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Cambridge, MA – A new national poll of America’s 18- to 29- year olds by Harvard’s Institute of Politics (IOP), located at the John F. Kennedy School of Government, finds President Barack Obama continuing to widen the gap between himself and former Massachusetts Governor Mitt Romney leading by a nineteen-percentage point margin (55%-36%) among young adult “likely” voters. Just weeks before the presidential election, the poll also shows voting enthusiasm slipping as only forty-eight percent (48%) of America’s young adults say they will “definitely” vote this fall.
In addition, the IOP’s newest survey results – its 22nd major release since 2000 – show a solid majority of 18- to 29- year olds (62%) more comfortable with the view that President Obama inherited problems unable to be fixed in one presidential term rather than the viewpoint that he has failed (33%) – see below for more information. A detailed report on the poll’s findings is available on the Institute’s homepage at www.iop.harvard.edu.
“As enthusiasm for voting continues to slip among America’s 18- to 29- year olds, the IOP’s latest poll shows a clear sentiment by young adults that Washington is broken,” said Harvard Institute of Politics Director Trey Grayson. “We must work together to re-engage youth in the political process – a goal critical to the health and future of our democracy.”
"Despite telling us that they are far less likely to vote this year, Millennials still yearn to make this country great – and it is our hope that as we approach Election Day both presidential campaigns work to connect with young adults in more meaningful ways and better engage on the issues that will shape their future and ours," said Harvard Institute of Politics Polling Director John Della Volpe. "It's not only good politics - it's good for the country."
The KnowledgePanel® survey of 2,123 18- to 29- year old U.S. citizens with a margin of error of +/– 2.1 percentage points (95% confidence level) conducted with the Government and Academic Research team of GfK for the IOP between September 19 and October 3, 2012 finds –
GfK conducted a study of young adults on political issues on behalf of Harvard University’s Institute of Politics. Complete results, are available – along with past surveys – online at www.iop.harvard.edu.
The goal of the project was to collect 2,000 completed interviews with young Americans between 18 and 29 years old. The main sample data collection took place from September 19 through October 3. A small pretest was conducted prior to the main survey to examine the accuracy of the data and the length of the interview.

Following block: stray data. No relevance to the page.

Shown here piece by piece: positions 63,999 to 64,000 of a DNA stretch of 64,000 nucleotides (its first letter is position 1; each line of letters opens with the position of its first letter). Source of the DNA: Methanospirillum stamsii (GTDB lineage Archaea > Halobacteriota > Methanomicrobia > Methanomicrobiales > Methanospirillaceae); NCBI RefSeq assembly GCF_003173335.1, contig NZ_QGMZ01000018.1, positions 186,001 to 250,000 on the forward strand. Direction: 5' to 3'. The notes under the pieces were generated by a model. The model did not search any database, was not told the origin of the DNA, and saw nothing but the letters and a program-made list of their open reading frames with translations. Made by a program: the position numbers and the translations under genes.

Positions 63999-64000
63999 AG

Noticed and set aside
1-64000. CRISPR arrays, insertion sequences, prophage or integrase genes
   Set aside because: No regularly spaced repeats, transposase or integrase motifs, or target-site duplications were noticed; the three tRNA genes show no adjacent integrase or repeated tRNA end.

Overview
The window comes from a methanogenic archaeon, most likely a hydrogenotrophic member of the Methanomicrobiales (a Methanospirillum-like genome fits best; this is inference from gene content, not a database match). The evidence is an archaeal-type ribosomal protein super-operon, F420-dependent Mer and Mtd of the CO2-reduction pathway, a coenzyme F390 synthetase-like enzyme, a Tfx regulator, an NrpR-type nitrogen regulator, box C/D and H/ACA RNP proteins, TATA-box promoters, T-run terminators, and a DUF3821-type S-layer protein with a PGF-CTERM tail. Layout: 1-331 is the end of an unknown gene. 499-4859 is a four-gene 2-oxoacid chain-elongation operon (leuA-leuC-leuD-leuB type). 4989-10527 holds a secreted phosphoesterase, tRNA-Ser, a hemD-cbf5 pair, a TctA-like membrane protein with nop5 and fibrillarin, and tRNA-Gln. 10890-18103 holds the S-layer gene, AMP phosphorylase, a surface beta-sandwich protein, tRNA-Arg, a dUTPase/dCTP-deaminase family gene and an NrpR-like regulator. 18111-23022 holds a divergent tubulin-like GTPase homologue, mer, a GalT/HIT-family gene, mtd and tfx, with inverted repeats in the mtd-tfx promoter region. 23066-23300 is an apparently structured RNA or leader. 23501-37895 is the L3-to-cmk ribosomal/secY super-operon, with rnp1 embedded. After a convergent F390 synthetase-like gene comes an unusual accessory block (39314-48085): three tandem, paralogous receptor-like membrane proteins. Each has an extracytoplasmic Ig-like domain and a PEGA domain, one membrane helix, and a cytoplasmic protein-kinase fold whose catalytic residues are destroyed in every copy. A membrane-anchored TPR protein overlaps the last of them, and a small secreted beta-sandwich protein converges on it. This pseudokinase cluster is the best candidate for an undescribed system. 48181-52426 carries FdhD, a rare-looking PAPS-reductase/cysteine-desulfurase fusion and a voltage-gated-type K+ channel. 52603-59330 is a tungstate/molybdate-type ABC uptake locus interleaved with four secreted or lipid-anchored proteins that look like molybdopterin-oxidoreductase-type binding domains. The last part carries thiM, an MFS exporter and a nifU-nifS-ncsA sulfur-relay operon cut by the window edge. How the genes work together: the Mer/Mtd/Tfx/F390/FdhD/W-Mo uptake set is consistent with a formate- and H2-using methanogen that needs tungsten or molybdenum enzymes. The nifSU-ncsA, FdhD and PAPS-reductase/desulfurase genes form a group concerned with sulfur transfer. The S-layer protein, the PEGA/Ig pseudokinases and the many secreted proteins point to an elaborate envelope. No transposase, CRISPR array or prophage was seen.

Four thousand, nine hundred and twenty-seven (4,927) KnowledgePanel members were assigned to the study. The cooperation rate was 43.1 percent resulting in 2,123 completed interviews. One hundred and six (106) interviews were conducted in Spanish with the remainder done in English. The web-enabled KnowledgePanel® is a probability-based panel designed to be representative of the U.S. population. Initially, participants are chosen scientifically by a random selection of telephone numbers and residential addresses. Persons in selected households are then invited by telephone or by mail to participate in the web-enabled KnowledgePanel®. For those who agree to participate, but do not already have Internet access, GfK provides a laptop and ISP connection at no cost. People who already have computers and Internet service are permitted to participate using their own equipment. Panelists then receive unique log-in information for accessing surveys online, and are sent e-mails throughout each month inviting them to participate in research. More technical information is available at http://www.knowledgenetworks.com/ganp/reviewer-info.html and by request to the IOP.
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Harvard University’s Institute of Politics (IOP), located at the John F. Kennedy School of Government, was established in 1966 as a memorial to President Kennedy. The IOP’s mission is to unite and engage students, particularly undergraduates, with academics, politicians, activists, and policymakers on a non-partisan basis to inspire them to consider careers in politics and public service. The Institute strives to promote greater understanding and cooperation between the academic world and the world of politics and public affairs. More information is available online at www.iop.harvard.edu/.
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